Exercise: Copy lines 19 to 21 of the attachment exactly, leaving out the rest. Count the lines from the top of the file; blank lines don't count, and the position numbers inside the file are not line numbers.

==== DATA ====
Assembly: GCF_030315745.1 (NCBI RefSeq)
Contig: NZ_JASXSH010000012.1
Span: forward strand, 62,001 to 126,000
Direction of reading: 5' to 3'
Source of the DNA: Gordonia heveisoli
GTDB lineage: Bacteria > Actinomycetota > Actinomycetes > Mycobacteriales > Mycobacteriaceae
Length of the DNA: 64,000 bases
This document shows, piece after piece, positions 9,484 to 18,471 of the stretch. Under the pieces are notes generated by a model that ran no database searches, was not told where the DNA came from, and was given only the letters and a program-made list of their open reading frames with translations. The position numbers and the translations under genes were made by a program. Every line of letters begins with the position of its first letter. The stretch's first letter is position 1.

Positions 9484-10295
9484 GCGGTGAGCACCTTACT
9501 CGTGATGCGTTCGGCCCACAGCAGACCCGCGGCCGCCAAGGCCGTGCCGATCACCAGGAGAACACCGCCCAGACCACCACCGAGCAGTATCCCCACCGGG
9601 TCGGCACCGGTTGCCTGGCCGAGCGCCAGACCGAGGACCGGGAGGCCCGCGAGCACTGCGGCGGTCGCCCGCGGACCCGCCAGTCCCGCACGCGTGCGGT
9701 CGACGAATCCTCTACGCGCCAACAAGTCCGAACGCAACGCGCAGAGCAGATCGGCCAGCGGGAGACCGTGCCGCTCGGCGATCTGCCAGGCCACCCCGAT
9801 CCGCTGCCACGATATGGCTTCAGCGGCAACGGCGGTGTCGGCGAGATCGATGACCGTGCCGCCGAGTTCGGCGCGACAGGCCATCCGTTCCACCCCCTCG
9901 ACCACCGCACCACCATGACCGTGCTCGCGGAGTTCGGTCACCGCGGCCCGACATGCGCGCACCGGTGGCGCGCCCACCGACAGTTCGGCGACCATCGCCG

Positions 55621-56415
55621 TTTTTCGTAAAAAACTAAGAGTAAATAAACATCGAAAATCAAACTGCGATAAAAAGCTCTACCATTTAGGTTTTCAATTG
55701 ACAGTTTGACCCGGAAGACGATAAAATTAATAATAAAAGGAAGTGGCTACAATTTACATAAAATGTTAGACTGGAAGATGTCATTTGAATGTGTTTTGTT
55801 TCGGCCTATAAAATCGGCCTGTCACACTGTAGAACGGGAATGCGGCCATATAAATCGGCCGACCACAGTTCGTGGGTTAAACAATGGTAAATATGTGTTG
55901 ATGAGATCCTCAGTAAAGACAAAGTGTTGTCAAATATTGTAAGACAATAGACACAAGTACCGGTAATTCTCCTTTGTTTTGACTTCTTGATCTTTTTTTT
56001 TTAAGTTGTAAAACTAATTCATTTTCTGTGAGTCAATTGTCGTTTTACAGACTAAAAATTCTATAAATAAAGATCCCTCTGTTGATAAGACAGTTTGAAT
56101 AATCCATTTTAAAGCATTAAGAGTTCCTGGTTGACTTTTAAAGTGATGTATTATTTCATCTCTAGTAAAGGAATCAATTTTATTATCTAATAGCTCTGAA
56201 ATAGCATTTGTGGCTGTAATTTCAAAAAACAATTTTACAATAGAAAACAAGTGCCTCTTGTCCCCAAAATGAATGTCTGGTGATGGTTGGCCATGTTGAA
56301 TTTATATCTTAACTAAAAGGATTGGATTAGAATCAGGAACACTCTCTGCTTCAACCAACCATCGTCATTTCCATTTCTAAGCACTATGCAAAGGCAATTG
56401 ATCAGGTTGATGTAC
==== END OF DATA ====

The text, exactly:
55801 TCGGCCTATAAAATCGGCCTGTCACACTGTAGAACGGGAATGCGGCCATATAAATCGGCCGACCACAGTTCGTGGGTTAAACAATGGTAAATATGTGTTG
55901 ATGAGATCCTCAGTAAAGACAAAGTGTTGTCAAATATTGTAAGACAATAGACACAAGTACCGGTAATTCTCCTTTGTTTTGACTTCTTGATCTTTTTTTT
56001 TTAAGTTGTAAAACTAATTCATTTTCTGTGAGTCAATTGTCGTTTTACAGACTAAAAATTCTATAAATAAAGATCCCTCTGTTGATAAGACAGTTTGAAT